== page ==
Last week’s column generated a couple of follow up questions from a couple of savvy readers!
Reader Follow Up Question #1: This question had to do with the advisability of a sixty-five-year old doing a Roth conversion. I intimated that it made sense if the conversion could be done at lower tax brackets, say 15%, and you didn’t expect to need the funds and it makes even more sense if your children who inherit your Roth took the money out as slow as the law allowed.
The reader had this to say, “In your article about Roth IRAs you stated, ‘If your children would have the good sense to take only minimum required distributions from the Roth, this is a significant fact in favor of a Roth conversion.’
Say what? Please read that carefully and tell me that is not what you meant to say! Or maybe my brain is fried? It is my understanding of the law that there are NO required minimum distributions from Roth IRA, one of the greatest benefits of the conversion to them.” E.C.
Answer: I wish I could say, “It ain’t so”, but it is so! Let me explain. If you establish a Roth IRA or convert a traditional IRA to a Roth, two big advantages are:
- Future distributions at retirement will never be subject to income taxes (some early withdrawal penalties may apply).
- You are never required to take Required Minimum Distributions (RMDs) during your lifetime. This is also true of your spouse if he or she is your beneficiary.
So far so good. Unfortunately, when a non-spouse, presumably children, ‘inherit’ a Roth, they must begin taking RMDs no later than December 31st of the year following the year of death of the Roth owner. If you miss this deadline, then all of the Roth must be withdrawn by December 31st of the fifth year following the year the owner died. There is some good news in that the required distributions will be based on the child’s life expectancy. For example, say you inherited your father’s $100,000 Roth IRA at your age 55. Based on the IRS single life expectancy tables, you are expected to live 29.6 years. To calculate your RMD, divide $100,000 by 29.6 and you get your RMD of $3,378. You must recalculate the RMD each year. The best news is that all of the distributions will be tax free! It seems that the government doesn’t want the money locked up forever. They want to get it circulating so it can eventually be taxed!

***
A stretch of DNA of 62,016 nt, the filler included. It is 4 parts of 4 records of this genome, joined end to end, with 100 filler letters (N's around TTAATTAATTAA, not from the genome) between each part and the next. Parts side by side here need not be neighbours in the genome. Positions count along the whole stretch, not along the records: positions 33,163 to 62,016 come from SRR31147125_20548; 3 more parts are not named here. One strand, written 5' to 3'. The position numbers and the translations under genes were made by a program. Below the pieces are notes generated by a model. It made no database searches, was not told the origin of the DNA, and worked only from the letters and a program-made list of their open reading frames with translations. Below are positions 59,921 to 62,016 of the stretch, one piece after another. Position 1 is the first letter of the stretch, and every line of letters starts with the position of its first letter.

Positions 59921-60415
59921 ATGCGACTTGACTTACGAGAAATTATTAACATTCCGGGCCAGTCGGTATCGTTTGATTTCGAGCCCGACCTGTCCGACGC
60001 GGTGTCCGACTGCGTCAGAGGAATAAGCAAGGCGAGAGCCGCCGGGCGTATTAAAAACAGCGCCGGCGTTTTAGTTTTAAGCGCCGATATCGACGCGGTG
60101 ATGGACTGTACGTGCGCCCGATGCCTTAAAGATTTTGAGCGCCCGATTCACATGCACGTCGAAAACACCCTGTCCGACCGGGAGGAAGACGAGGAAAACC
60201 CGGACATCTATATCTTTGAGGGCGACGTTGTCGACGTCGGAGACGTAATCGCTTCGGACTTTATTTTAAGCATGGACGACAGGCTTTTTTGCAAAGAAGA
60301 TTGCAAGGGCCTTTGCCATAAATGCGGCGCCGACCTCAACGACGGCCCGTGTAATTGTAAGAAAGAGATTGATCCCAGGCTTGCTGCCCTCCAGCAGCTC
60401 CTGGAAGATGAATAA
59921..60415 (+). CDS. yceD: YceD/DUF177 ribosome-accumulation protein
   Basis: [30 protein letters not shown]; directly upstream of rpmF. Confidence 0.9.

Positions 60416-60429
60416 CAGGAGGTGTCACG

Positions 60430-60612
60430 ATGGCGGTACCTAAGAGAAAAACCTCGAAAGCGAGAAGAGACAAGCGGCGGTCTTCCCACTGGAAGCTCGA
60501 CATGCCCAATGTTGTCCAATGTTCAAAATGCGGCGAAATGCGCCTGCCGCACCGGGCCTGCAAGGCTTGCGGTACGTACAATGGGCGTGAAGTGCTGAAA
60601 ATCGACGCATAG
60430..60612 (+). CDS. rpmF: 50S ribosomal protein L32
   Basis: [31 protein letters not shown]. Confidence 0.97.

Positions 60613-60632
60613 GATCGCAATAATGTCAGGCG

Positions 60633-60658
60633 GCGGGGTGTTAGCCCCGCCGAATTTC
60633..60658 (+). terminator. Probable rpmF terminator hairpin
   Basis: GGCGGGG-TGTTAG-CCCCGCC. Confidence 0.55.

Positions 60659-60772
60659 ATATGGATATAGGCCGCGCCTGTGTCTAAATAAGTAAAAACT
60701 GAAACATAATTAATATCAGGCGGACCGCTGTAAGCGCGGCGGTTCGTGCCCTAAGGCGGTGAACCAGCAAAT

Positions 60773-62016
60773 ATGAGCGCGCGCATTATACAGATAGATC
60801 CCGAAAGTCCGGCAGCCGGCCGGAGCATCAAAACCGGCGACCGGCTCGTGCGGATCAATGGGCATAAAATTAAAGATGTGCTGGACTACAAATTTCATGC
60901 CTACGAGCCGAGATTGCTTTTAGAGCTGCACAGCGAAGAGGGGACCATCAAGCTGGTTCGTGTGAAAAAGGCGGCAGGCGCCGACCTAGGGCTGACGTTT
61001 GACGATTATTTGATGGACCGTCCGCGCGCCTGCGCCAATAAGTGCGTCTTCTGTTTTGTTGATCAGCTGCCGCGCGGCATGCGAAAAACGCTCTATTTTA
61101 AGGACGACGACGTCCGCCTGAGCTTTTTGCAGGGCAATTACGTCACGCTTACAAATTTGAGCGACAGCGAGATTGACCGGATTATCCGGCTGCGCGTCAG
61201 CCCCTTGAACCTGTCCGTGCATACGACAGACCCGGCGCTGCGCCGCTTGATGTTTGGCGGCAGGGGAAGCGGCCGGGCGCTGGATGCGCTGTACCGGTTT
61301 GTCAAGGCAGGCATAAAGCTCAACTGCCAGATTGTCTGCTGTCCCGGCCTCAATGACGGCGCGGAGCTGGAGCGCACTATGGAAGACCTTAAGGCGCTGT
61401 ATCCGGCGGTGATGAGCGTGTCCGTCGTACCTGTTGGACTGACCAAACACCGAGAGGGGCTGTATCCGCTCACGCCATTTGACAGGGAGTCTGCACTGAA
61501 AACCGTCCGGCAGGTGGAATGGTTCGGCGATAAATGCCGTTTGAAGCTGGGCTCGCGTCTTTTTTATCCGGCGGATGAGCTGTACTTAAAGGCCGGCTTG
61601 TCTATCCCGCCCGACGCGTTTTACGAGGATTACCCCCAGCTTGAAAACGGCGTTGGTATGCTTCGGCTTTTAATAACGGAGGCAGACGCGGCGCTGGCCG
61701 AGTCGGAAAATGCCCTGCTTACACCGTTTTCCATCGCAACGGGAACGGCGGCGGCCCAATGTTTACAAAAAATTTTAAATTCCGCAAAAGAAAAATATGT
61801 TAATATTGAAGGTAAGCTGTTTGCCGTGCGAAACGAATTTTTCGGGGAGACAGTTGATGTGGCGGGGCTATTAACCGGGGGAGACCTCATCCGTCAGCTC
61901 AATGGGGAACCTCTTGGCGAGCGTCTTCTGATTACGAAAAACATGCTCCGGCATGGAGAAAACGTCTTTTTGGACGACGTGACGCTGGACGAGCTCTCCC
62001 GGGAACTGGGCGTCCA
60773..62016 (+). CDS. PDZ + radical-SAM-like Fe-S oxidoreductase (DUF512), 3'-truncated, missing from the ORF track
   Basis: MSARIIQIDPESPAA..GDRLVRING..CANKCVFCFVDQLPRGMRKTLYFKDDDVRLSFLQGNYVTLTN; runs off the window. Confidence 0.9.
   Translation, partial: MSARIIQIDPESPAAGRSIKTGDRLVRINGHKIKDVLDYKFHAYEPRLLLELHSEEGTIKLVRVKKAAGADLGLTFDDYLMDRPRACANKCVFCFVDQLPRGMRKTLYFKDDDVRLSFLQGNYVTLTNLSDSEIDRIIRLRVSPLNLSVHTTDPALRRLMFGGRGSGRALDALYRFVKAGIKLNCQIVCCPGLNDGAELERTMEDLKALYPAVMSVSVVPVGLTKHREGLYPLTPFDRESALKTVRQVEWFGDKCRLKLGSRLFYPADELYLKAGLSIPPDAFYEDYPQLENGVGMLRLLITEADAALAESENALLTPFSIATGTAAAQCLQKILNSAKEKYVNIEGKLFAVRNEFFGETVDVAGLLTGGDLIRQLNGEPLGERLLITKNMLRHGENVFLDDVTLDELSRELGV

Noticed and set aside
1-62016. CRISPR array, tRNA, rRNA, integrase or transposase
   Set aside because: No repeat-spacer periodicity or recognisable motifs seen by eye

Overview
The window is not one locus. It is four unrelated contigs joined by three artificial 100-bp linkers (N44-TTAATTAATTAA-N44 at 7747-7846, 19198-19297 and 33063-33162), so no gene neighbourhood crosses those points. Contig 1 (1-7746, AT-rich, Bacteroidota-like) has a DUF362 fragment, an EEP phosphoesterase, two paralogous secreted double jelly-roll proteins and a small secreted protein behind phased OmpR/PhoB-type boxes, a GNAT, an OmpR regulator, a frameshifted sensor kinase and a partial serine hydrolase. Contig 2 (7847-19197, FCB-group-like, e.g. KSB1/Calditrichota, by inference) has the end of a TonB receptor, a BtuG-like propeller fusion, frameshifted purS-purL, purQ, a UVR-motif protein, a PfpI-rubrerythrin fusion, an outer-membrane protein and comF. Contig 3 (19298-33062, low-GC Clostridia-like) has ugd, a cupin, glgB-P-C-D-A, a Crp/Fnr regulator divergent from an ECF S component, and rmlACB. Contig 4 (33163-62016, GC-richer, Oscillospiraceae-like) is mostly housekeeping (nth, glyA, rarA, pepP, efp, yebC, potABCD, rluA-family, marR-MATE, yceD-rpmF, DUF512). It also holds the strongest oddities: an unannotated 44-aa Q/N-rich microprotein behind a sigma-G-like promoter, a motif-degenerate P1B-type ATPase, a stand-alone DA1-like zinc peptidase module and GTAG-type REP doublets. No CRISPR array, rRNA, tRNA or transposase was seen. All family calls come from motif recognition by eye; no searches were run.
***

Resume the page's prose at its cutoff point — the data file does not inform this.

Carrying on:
Reader Follow Up Question #2: In another topic, I discussed a case where the mother made sure her child’s name was on all of her assets so as to avoid probate at her death. I noted that the child, in addition to avoiding the time and expense of probate, would receive a ‘step-up’ in cost basis on appreciated stocks and real estate at her mom’s death. This reader asked for clarification:
“In today’s column, you indicated that a man would avoid tax on the stepped up value of his mom’s stock when she passes. But if his name is on that stock (as implied in the column) does that rule apply, since he is already listed as co-owner? We have a similar situation as my wife is listed as one of the owners of some vacant land (along with her father). I fear that the original value would still apply. F.I.
Answer: This reader is correct in that you must be careful that when adding a child’s name to assets that the father doesn’t actually create a change of ownership to the child. For bank accounts and brokerage statements, the father could sign a ‘Pay on Death (POD) Agreement’. For property, the father should be careful to pay the property taxes himself and always use his Social Security number as identification of the property or accounts. Proper record-keeping is the key to maintaining ownership in the father’s name and therefore preserving the step-up in cost basis. I strongly recommend that you consult with an attorney or tax advisor for these types of transactions.